, Audrey Bernstein
THE STOCKHOLM OCTAVO
By: Karen Engelmann.
Publisher: Ecco, 416 pages, $26.99.
Review: A brilliant novel of overlapping plots and fascinating, intersecting characters.
FICTION: "The Stockholm Octavo," by Karen Engelmann
- Article by: CHRISTINE BRUNKHORST
- Special to the Star Tribune
- November 17, 2012 - 4:26 PM
Our lives are infinitely influenced by others, and this reverberation, Karen Engelmann suggests in her debut novel, "The Stockholm Octavo," echoes the structure of the universe. Like Plato, Pythagoras and Da Vinci, Engelmann explores the Divine Geometry here, but she does so not through art or mathematics, but through character interaction. In this story, disparate characters cross paths, but if they pay attention, Engelmann suggests, they can affect both the politics of Sweden and their personal destinies.
Set during the reign of King Gustav III, the novel blends political intrigue, fortune-telling, alchemy, skullduggery, high treason and love. The plot is so compelling it will keep you up at night, and the characters so well crafted you will gladly follow them through the streets and alleys of 18th-century Stockholm.
Emil Larsson is a nondescript government employee, a cold fish who wants only nice clothes, good liquor and one-night stands. He is average looking, mildly ambitious and proud of his ability to blend into a crowd. When Sofia Sparrow, practitioner of a form of fortune-telling called the Octavo, tells Emil that she foresees his destiny, he is called to be more attentive to his surroundings, particularly the people in his life. For eight nights Sparrow unveils Emil's Octavo: eight cards, each representing a person Emil either knows or will meet. "Think of it as destiny, partnering with free will," she tells him, for if Emil can identify the people in the cards, he will find love and connection.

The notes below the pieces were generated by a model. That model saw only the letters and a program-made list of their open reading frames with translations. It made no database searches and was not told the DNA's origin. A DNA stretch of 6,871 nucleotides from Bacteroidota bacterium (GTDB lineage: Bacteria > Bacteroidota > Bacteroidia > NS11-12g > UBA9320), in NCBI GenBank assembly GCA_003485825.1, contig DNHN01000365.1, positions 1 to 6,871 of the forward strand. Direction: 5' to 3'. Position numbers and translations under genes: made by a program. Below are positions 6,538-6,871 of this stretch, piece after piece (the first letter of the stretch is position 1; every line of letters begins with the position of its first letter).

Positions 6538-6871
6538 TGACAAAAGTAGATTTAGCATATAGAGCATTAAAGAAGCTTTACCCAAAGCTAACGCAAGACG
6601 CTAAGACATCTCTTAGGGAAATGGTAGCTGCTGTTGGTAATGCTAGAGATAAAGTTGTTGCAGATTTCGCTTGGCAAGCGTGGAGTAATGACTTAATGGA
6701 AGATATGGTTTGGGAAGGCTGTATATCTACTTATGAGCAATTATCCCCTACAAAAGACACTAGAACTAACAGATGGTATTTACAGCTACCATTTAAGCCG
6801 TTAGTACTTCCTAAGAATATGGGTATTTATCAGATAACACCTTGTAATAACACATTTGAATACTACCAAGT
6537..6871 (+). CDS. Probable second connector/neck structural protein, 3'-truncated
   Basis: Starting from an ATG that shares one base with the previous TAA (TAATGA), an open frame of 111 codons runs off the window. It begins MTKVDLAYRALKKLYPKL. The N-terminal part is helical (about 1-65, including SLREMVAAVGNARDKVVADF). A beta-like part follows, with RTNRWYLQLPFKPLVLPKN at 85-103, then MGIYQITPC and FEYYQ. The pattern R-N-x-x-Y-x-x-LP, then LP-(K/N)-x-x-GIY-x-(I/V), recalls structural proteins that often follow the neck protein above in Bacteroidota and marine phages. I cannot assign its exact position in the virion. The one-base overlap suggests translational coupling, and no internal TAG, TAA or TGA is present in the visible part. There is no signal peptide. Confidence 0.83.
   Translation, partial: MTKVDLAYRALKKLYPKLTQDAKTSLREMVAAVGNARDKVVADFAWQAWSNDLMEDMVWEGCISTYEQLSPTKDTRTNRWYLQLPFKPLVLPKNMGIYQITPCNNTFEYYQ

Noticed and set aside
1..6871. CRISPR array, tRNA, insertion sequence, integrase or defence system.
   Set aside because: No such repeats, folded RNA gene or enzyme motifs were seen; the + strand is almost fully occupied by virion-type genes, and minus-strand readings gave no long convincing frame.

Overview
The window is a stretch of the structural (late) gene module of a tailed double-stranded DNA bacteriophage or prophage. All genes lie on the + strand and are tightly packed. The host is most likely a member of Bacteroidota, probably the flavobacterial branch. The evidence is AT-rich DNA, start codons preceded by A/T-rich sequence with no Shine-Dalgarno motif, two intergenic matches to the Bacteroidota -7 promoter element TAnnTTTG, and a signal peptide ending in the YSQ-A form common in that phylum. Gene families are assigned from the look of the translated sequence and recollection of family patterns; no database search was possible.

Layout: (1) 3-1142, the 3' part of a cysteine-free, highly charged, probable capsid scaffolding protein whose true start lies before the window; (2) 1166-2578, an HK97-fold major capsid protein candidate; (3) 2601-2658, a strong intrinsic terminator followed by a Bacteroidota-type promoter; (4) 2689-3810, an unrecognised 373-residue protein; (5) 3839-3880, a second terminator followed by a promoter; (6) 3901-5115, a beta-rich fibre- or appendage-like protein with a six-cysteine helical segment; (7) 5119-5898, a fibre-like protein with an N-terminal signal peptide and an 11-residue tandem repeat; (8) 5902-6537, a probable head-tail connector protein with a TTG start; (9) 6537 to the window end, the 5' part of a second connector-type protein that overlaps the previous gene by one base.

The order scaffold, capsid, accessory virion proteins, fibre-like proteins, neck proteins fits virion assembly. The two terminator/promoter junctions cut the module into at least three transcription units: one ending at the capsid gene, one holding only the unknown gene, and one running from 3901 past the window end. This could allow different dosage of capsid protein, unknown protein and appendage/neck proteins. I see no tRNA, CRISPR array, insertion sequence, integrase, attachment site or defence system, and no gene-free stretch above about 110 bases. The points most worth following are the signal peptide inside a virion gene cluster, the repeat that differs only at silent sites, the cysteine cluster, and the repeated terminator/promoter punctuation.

As Emil begins his quest, the intrigue is further heightened when Sparrow reveals that her own Octavo -- which is wrapped up in the king's -- and Emil's "fit together like ... cogs in a great clock." Together, Emil and Sparrow seek to discover where their Octavos overlap and how they might save Gustav.
In the political landscape of the novel, Stockholm is divided into Royalists, loyal to King Gustav, and Patriots, who want to restore power to the nobles. Emil and Sparrow hope to stop a scheming Patriot known as the Uzanne. The Uzanne is the Cruella De Vil of the novel, an evilly elegant woman who trains girls from town to become women skilled in the art of seduction through the use of hand-held folding fans. These fans -- unique to their owners and artfully crafted on geometric principals -- become weapons for the Uzanne's protégés, and not just to attract men, but also to assassinate a king.
As tension builds, Emil meets fascinating people, finds love and begins to change. In seeking to identify his "eight," Emil is attentive to the world and, consequently, becomes a better human being.
This is a brilliant novel of overlapping plots and intersecting characters. Here divination and the Divine Geometry intersect with the fate of a nation, and a faceless government official aligns himself with a clairvoyant, a cross-dressing calligrapher, a shrewd apothecary, a clueless fop, an evil temptress and a tenderhearted artist. The result is a pleasurable read and an impressive debut.
Christine Brunkhorst is a Minneapolis writer and reviewer.
© 2013 Star Tribune